Near Markleeville in Alpine County, California — The American West (Pacific Coastal)
Remnants of the route are still visible to the north of this sign and along State Route 4 to the west.
Erected by United States Forest Service-Stanislaus National Forest.
Location. 38° 32.316′ N, 119° 53.537′ W. Marker is near Markleeville, California, in Alpine County. Marker is on Ebbetts Pass (State Highway 4), on the right when traveling east. Click for map. Marker may only be seen during the late Spring, Summer and early Fall as the highway is closed during the winter. Marker is in this post office area: Markleeville CA 96120, United States of America.
Other nearby markers. At least 8 other markers are within 10 miles of this marker, measured as the crow flies. Ebbetts Pass (approx. 4.3 miles away); Reynolds Peak (approx. 4.7 miles away); Bedrock Mortars (approx. 7.1 miles away); Reynold’s House (approx. 7.3 miles away); Historic Silver Mountain City (approx. 8.1 miles Silver Mountain (approx. 8.1 miles away); Old Emigrant Road (approx. 10 miles away); Harry Schimke (approx. 10 miles away). Click for a list of all markers in Markleeville.
1. Re-painting of Lettering on Marker
During the summer of 2006 I stopped to read this marker. At the time the paint on the letters was so chipped and worn off that it was very difficult to read. I stopped by the Alpine Ranger Station and asked for permission to re-paint the letters. Later in the month a friend and I drove back up the pass and spent a day re-painting this marker as well as the Ebbetts Pass marker.
— Submitted September 17, 2008, by Syd Whittle of El Dorado Hills, California.
2. History of Hermit Valley
A short walk from the marker is a kiosk prepared and set up by Lonnie Allison and Susi Lewis, United States Forest Service. Mrs. Lewis is also a Board Member of the Ebbetts Pass Historical Society. Information on the kiosk is as follows:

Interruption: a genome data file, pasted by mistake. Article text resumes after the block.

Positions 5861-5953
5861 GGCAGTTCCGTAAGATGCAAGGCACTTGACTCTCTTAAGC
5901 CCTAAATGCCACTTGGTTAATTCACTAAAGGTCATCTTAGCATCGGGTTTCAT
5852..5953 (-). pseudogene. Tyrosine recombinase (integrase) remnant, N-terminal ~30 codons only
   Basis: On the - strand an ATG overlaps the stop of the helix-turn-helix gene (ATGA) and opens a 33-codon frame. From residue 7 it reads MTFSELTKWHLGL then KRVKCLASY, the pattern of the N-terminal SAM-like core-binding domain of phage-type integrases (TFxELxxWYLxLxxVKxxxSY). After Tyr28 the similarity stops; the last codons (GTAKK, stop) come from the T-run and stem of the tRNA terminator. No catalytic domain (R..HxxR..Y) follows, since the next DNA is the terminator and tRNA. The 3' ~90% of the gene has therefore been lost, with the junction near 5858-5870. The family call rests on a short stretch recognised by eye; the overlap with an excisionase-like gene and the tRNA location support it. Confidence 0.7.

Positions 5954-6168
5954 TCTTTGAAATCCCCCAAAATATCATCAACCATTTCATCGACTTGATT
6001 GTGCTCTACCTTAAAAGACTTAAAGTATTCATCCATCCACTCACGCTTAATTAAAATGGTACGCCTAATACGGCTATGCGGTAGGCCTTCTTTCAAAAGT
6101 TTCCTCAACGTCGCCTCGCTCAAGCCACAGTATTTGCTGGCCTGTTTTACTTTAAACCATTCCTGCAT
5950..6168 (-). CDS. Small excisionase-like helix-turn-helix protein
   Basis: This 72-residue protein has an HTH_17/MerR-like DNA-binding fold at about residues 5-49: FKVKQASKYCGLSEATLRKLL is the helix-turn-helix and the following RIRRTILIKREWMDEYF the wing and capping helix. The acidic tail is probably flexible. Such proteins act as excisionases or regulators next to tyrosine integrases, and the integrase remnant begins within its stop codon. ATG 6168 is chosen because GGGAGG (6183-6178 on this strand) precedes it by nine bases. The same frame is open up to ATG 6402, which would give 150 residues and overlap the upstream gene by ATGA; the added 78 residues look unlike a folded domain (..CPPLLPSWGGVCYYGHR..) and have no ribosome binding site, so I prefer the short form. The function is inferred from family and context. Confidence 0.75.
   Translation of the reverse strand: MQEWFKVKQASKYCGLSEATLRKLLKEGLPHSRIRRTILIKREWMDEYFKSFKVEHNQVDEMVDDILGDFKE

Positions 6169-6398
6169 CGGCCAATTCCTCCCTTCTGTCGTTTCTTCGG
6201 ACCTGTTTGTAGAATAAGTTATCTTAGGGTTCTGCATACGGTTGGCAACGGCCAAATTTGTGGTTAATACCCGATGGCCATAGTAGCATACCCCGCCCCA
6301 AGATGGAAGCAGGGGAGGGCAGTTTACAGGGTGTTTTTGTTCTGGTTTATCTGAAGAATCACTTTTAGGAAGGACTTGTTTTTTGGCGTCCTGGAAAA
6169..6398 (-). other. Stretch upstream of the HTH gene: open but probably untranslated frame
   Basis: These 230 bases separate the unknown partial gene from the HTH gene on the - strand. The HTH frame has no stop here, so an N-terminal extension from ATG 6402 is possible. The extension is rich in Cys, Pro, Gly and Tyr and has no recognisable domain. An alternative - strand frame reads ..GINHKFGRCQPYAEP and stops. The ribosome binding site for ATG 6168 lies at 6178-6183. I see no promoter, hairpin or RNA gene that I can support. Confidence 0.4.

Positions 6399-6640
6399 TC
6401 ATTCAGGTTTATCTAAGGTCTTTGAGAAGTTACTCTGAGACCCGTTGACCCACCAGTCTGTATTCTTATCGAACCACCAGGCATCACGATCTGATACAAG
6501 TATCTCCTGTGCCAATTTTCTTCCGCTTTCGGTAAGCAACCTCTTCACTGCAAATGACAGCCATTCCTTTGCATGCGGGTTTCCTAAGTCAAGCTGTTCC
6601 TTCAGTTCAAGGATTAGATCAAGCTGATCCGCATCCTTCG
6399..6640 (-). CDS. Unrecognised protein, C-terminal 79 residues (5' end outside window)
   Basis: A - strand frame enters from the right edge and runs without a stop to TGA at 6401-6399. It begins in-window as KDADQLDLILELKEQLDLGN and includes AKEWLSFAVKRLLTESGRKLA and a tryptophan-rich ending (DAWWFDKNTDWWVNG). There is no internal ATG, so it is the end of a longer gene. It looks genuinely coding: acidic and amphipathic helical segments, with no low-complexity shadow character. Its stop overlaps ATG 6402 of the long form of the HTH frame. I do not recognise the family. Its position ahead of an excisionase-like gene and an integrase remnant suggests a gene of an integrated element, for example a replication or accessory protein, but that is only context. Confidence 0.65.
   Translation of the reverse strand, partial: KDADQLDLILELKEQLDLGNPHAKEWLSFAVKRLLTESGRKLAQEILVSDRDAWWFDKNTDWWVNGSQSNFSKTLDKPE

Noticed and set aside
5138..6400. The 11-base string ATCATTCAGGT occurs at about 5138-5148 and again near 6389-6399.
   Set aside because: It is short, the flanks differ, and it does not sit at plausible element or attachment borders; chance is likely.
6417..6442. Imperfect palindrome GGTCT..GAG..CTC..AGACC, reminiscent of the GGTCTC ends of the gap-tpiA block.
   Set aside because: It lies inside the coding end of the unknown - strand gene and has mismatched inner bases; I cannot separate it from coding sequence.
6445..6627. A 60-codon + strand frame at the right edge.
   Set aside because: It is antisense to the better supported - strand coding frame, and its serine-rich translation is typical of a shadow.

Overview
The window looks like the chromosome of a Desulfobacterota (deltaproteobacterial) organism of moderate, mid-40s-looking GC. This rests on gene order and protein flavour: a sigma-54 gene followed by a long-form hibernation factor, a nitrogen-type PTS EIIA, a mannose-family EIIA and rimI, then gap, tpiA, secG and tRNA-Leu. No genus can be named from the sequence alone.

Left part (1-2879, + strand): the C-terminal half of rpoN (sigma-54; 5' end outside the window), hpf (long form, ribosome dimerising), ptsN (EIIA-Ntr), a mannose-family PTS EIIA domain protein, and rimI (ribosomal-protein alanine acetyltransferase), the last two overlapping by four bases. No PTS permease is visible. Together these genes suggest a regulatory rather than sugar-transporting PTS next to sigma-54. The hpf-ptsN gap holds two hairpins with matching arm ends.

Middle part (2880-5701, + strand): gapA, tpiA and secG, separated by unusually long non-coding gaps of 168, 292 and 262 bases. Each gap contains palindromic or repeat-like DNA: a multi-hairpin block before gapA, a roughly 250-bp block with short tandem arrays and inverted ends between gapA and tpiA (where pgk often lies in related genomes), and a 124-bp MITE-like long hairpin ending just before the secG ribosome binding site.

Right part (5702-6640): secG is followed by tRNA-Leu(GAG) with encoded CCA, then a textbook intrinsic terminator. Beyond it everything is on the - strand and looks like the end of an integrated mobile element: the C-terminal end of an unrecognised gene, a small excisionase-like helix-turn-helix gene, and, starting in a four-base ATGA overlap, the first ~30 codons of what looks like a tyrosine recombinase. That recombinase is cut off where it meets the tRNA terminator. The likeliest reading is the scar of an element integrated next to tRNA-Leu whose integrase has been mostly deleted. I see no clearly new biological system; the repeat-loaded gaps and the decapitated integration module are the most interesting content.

"In the spring of 1827, the intrepid Jedediah Smith became the first
By 1850, Border Ruffian Pass was traveled by many Emigrants, Prospectors, and Mountain Men. No one knows for sure how this pass got its name. According to one story in about 1848, some of the Border Ruffians (members of the Juaquin Murrieta’s gang) came into the area on horseback and stole seven young Indian maidens. When the Indian camp found out, they overtook the Ruffians, ambushing them in Indian Valley and rescuing the maidens.
In 1853, Major John Ebbetts conducted a general survey of the area for the Atlantic and Pacific railroad to join
Silver was discovered in 1861 on Silver Mountain, a few miles east of today’s Ebbetts Pass. In what seemed like overnight, Silver Mountain City was built and a road from Hermit Valley to Markleeville was rapidly constructed. There were over 300 mining claims in the area and hundreds of people living there. Border Ruffian Pass slowly became less important.
In 1862, a small herd of camels raised quite a stir when they were herded through Calaveras Big Trees, Hermit Valley and over Ebbetts Pass to Nevada. The camel’s owner, Julius Bandmann was hopeful of using them as pack animals in silver mining. This did not materialize. Later camels are also reported to have crossed Border Ruffian Pass.
In 1911, the road was taken over by the State of California and became a free public road- “State Route 24”. During the 1920’s, this road was renamed “Alpine Highway”. By the 1950’s, it was called “Ebbetts Pass Highway” and today the highway you see here in Hermit
— Submitted July 9, 2009, by Syd Whittle of El Dorado Hills, California.
Categories. • Landmarks • Roads & Vehicles •
Credits. This page originally submitted on , by Syd Whittle of El Dorado Hills, California. This page has been viewed 2,364 times since then and 139 times this year. Photos: 1, 2. submitted on , by Syd Whittle of El Dorado Hills, California. 3. submitted on , by Syd Whittle of El Dorado Hills, California. 4, 5. submitted on , by Syd Whittle of El Dorado Hills, California. 6. submitted on , by Syd Whittle of El Dorado Hills, California. 7, 8, 9, 10, 11. submitted on , by Syd Whittle of El Dorado Hills, California. • Craig Swain was the editor who published this page. This page was last revised on June 16, 2016.